Director of programs of GLAAD Ross Murray conducted one part of the training for the spokesmen and spokeswomen of the LGBT community organized by GAU to enhance the expertise of the volunteers of the community. This training section was about LGBT community advocacy strategy and the role of media in it.
Ross Murray splits the media audience into three groups: allies of LGBT, opponents of LGBT and people, who have not yet taken a stand on LGBT. The spokesperson of the LGBT community should not be too enthusiastic to get the message across to the first two groups – allies are already committed and support the community; it is very difficult to convince the opponents of LGBT, which include leaders and members of radical groupings, as a rule. Murray advised the spokespersons to imagine the communication with some members of the family from the third group, i.e. a person without a final opinion about LGBT. For example, one should try to explain one’s position as it were to the grandmother.
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Ross Murray believes, a spokesperson should avoid abstract statements about the rights and discrimination. It is better to say about the situation the members of the LGBT community are in and provide concrete examples. To achieve it a spokesperson should understand the audience, he or she addresses, to find a story, which can unite the spokesperson and the audience, and find points of contact. “I believe, people are less rational than we think they are; and that they are emotional. A personal story is an emotional tool, we can use”, says Murray.
The story would not necessarily be personal – the inclusiveness of the storyteller is necessary. He or she should know the person the story is about and know the specifics, since the story should include only the facts. Besides, the story should serve a clear objective with an eye to a further effect. “Take a personal story and make it universal”, advises Ross Murray. - “Finalizing the story, try to end it with a phrase being addressed to many people”. Let the listeners see injustice towards the LGBT, let the listeners put themselves in the place of the LGBT to understand the problems, which the LGBT face.”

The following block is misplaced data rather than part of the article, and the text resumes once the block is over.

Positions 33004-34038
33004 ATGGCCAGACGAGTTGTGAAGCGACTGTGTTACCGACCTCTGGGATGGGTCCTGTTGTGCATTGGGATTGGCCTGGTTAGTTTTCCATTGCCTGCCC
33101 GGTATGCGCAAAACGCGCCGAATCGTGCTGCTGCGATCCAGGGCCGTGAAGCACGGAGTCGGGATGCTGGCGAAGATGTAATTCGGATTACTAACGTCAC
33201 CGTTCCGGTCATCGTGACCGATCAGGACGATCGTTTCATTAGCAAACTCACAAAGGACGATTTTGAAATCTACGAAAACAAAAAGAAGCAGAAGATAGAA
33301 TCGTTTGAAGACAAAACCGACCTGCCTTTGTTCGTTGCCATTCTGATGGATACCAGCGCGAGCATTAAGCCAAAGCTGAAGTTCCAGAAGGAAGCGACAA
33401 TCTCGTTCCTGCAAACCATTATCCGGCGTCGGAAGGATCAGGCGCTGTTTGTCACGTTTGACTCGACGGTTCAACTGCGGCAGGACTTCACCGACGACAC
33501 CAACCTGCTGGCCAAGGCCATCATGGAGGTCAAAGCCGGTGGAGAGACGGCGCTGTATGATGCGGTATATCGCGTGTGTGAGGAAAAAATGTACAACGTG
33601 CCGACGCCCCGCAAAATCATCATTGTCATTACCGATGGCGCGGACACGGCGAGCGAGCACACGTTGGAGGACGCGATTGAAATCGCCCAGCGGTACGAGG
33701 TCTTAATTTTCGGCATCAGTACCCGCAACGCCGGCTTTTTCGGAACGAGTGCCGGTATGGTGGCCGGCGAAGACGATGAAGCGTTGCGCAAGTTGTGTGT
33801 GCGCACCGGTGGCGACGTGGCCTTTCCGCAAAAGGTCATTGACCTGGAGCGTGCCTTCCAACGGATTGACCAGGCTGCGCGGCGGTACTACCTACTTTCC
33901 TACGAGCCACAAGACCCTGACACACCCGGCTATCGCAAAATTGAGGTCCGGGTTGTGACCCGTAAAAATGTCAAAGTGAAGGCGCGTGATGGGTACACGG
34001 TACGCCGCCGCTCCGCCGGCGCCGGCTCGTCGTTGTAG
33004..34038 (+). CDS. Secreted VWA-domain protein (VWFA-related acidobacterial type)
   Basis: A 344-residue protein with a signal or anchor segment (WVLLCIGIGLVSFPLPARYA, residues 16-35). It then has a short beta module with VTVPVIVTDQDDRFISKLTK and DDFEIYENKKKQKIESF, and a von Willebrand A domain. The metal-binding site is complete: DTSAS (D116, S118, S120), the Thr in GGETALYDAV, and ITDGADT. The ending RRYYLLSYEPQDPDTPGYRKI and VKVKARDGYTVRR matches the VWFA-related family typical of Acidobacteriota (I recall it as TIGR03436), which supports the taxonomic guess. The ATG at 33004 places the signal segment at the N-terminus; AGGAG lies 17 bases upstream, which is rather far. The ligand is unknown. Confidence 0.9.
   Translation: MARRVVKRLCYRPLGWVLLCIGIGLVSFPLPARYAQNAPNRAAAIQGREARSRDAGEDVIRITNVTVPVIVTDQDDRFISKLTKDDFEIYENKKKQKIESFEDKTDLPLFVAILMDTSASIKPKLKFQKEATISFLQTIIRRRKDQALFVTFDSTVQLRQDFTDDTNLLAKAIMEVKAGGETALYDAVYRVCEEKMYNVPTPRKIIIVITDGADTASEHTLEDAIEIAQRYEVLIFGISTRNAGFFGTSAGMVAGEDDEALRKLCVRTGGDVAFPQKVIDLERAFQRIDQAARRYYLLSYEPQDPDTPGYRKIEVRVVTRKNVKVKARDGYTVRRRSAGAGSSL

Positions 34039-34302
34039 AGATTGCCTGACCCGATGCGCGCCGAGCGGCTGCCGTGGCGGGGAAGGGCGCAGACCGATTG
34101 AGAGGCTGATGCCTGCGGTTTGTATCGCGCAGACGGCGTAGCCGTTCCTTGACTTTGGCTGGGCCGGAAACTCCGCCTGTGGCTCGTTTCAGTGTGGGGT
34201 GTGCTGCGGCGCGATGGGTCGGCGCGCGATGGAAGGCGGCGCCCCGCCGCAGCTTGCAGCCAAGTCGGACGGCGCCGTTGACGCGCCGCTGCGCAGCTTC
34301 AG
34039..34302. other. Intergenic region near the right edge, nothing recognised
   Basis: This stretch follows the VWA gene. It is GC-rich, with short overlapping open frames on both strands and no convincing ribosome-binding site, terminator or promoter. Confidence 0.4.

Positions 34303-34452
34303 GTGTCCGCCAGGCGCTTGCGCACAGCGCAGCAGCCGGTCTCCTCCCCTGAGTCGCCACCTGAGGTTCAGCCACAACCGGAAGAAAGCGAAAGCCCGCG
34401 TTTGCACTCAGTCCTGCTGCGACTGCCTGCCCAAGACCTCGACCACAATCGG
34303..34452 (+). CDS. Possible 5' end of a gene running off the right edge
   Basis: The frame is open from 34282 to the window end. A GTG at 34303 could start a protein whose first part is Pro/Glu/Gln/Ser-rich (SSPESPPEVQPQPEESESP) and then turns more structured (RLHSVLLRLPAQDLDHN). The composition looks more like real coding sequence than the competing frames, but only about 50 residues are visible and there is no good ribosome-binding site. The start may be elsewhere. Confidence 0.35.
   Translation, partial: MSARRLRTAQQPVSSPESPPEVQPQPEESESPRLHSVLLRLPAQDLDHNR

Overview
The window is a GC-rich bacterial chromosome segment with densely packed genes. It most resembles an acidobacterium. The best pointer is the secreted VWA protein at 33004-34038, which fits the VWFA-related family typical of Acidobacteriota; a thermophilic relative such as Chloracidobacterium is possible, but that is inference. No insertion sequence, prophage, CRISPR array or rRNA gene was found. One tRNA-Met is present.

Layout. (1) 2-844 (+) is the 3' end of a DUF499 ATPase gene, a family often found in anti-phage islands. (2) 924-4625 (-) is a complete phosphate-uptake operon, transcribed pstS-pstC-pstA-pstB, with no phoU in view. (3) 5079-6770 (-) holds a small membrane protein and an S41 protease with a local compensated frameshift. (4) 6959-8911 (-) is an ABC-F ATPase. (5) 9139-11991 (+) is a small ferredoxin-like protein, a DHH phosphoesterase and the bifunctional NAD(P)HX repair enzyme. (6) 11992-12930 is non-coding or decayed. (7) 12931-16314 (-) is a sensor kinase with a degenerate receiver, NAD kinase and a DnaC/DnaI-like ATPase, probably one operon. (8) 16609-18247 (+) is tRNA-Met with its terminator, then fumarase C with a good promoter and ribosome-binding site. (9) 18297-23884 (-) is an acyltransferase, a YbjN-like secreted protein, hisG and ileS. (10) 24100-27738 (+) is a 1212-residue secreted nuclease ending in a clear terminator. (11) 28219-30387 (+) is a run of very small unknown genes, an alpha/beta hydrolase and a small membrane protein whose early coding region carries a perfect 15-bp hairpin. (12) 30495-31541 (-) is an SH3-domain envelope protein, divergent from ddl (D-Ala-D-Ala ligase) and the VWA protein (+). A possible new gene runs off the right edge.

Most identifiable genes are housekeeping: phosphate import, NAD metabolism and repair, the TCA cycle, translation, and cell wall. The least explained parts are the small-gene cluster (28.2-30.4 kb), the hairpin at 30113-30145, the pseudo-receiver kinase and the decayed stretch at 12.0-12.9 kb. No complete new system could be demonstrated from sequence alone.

Taking part in debates or TV programs with the opponents available, one should try not to repeat anti-LGBT rhetorics, because afterwards the audience remembers too many negative messages. However, anti-LGBT opinions should not be neglected. Everyone has the right to hold an opinion – one should not consider the own opinion to be the only true one.
Talking to the journalists, Ross Murray advises to evaluate preliminary knowledge of the interlocutors, not to confront them with too much information and terminology, and to give it as much as the interlocutor is ready to absorb. Besides, one should remember, mass media is a communication tool with society, so it is important to express oneself the way the audience understands the spokesperson.
At the end of the training, Ross Murray highlighted, what had worked in the US and maybe could work in Ukraine. “Firstly, the collaboration of LGBT movement with other human rights, women’s initiatives of the minorities. Secondly, it is important to talk more about children and families. The researches done in the US proved there is no difference between the upbringing of children in heterosexual and homosexual families. The only negative effect is stigma and discrimination of children from a homosexual family by the society. The children of same-sex parents, however, know more about gender equality, tolerance, kindness, empathy, and there is less negativity coming from them.